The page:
The Poet's Odyssey: Joachim Du Bellay and the Antiquitez de Rome by GEORGE HUGO TUCKERThe Poet's Odyssey: Joachim Du Bellay and the Antiquitez de Rome by GEORGE HUGO TUCKER

The Poet's Odyssey: Joachim Du Bellay and the Antiquitez de Rome


Hardcover | April 30, 1999

Pricing and Purchase Info


Earn 1,575 plum® points

Prices and offers may vary in store


In stock online

Ships free on orders over $25

Not available in stores


The Poet's Odyssey traces the artistic development of one of the major poets of the French Renaissance, Joachim Du Bellay (?1522-60), showing how he differed from his contemporaries (in particular his great rival Ronsard) and the importance of his move to Rome in 1553. In this unique study of Du Bellay and his Antiquitez de Rome, Dr Tucker makes this complex sonnet sequence more accessible to the modern reader, highlighting its rich intertextual framework in Classical, neo-Latin and vernacular literature. He also redresses a critical imbalance. Du Bellay and hisimmediate contemporaries identified the Antiquitez, rather than the Regrets, as his major work. Tucker demonstrates its central importance within the poet's production, and further situates it within a whole tradition of reflection upon Rome and her destiny from Classical times onwards. TheAntiquitez are also seen to represent the ultimate step in the development of a poetic style and sensibility in diametric opposition to Ronsard's. Finally, Dr Tucker also relates the collection to the literary and scholarly context of Du Bellay's Rome.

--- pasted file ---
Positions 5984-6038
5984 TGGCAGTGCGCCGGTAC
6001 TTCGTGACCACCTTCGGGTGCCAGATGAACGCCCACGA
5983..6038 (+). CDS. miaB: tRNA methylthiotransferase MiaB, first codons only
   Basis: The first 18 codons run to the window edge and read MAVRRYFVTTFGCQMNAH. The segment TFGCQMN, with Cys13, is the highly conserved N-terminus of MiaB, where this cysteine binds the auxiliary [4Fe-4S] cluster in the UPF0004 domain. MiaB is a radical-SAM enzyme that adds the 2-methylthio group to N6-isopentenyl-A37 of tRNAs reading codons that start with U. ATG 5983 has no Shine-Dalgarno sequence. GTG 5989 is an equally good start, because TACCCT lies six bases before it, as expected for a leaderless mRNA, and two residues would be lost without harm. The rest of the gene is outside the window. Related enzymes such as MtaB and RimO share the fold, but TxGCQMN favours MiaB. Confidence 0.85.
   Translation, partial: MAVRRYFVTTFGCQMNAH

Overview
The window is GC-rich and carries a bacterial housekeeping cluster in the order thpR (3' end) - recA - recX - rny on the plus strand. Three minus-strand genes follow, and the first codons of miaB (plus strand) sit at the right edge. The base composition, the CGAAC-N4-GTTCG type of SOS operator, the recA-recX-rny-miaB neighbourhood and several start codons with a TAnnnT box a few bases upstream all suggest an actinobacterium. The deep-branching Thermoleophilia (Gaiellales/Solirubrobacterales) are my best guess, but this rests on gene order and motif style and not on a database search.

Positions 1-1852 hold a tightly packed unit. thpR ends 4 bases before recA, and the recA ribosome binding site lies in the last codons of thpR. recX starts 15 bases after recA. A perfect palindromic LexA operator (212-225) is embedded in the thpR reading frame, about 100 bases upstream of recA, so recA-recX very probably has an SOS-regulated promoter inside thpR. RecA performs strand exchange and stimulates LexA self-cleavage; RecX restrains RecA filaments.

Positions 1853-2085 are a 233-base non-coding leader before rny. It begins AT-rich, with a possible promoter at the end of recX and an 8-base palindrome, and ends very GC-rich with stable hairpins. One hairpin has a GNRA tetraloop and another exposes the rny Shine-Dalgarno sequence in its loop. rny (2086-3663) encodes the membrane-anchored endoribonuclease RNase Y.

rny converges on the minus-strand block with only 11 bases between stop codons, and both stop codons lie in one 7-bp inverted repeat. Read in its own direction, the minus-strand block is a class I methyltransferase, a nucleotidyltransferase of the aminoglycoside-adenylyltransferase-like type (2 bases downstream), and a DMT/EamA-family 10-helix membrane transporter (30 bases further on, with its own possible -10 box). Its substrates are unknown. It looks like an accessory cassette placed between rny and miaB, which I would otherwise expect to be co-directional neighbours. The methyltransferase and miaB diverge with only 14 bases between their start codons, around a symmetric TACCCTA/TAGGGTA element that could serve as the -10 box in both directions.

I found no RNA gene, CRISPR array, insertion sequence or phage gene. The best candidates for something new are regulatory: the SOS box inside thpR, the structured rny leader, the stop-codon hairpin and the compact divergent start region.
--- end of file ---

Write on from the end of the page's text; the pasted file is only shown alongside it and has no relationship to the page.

George Hugo Tucker is at Downing College, Cambridge.
Title:The Poet's Odyssey: Joachim Du Bellay and the Antiquitez de RomeFormat:HardcoverDimensions:318 pages, 8.5 × 5.43 × 0.98 inPublished:April 30, 1999Publisher:Oxford University Press

The following ISBNs are associated with this title:

ISBN - 10:0198158653

ISBN - 13:9780198158653


Editorial Reviews

'studied in great and illuminating detail ... excitement involved in reading such an interesting text on so talented a poet ... To be able to understand and to explain why Bellay wrote as he did in his time and what that meant to his time and may mean to ours - well, that is a greateraccomplishment. I wish to greet this book with delighted applause and say: Read it, if you have any interest in the relationship of poetry to philosophy and history, of the Renaissance to the past, of the Pleiade to the rest of French literature, of Renaissance concerns about the nature and value ofart.'Leonard R.N. Ashley, Bibliotheque d'Humanisme et Renaissance, Tome LIV, No. 1, 1992